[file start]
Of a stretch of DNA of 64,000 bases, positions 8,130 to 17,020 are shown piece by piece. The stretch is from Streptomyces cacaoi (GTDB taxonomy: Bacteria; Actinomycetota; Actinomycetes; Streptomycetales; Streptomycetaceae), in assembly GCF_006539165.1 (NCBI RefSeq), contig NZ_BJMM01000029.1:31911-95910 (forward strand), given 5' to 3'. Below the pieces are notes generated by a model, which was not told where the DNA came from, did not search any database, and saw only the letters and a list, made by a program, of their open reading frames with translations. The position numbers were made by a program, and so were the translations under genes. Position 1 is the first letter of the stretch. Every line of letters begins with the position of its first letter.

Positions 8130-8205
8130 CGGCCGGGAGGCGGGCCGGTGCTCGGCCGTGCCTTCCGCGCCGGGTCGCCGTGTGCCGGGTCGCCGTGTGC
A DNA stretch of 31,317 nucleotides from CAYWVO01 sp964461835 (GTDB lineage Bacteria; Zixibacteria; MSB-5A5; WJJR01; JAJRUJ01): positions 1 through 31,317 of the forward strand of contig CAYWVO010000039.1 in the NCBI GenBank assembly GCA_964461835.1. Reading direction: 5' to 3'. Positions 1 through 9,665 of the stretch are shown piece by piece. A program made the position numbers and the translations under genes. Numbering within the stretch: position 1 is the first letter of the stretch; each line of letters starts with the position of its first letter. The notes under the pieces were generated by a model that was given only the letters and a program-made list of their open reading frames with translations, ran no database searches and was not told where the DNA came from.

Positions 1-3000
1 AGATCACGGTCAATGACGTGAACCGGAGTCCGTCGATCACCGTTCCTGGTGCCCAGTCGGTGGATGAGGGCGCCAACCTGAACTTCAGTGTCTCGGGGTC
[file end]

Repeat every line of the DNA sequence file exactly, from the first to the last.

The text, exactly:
Of a stretch of DNA of 64,000 bases, positions 8,130 to 17,020 are shown piece by piece. The stretch is from Streptomyces cacaoi (GTDB taxonomy: Bacteria; Actinomycetota; Actinomycetes; Streptomycetales; Streptomycetaceae), in assembly GCF_006539165.1 (NCBI RefSeq), contig NZ_BJMM01000029.1:31911-95910 (forward strand), given 5' to 3'. Below the pieces are notes generated by a model, which was not told where the DNA came from, did not search any database, and saw only the letters and a list, made by a program, of their open reading frames with translations. The position numbers were made by a program, and so were the translations under genes. Position 1 is the first letter of the stretch. Every line of letters begins with the position of its first letter.

Positions 8130-8205
8130 CGGCCGGGAGGCGGGCCGGTGCTCGGCCGTGCCTTCCGCGCCGGGTCGCCGTGTGCCGGGTCGCCGTGTGC
A DNA stretch of 31,317 nucleotides from CAYWVO01 sp964461835 (GTDB lineage Bacteria; Zixibacteria; MSB-5A5; WJJR01; JAJRUJ01): positions 1 through 31,317 of the forward strand of contig CAYWVO010000039.1 in the NCBI GenBank assembly GCA_964461835.1. Reading direction: 5' to 3'. Positions 1 through 9,665 of the stretch are shown piece by piece. A program made the position numbers and the translations under genes. Numbering within the stretch: position 1 is the first letter of the stretch; each line of letters starts with the position of its first letter. The notes under the pieces were generated by a model that was given only the letters and a program-made list of their open reading frames with translations, ran no database searches and was not told where the DNA came from.

Positions 1-3000
1 AGATCACGGTCAATGACGTGAACCGGAGTCCGTCGATCACCGTTCCTGGTGCCCAGTCGGTGGATGAGGGCGCCAACCTGAACTTCAGTGTCTCGGGGTC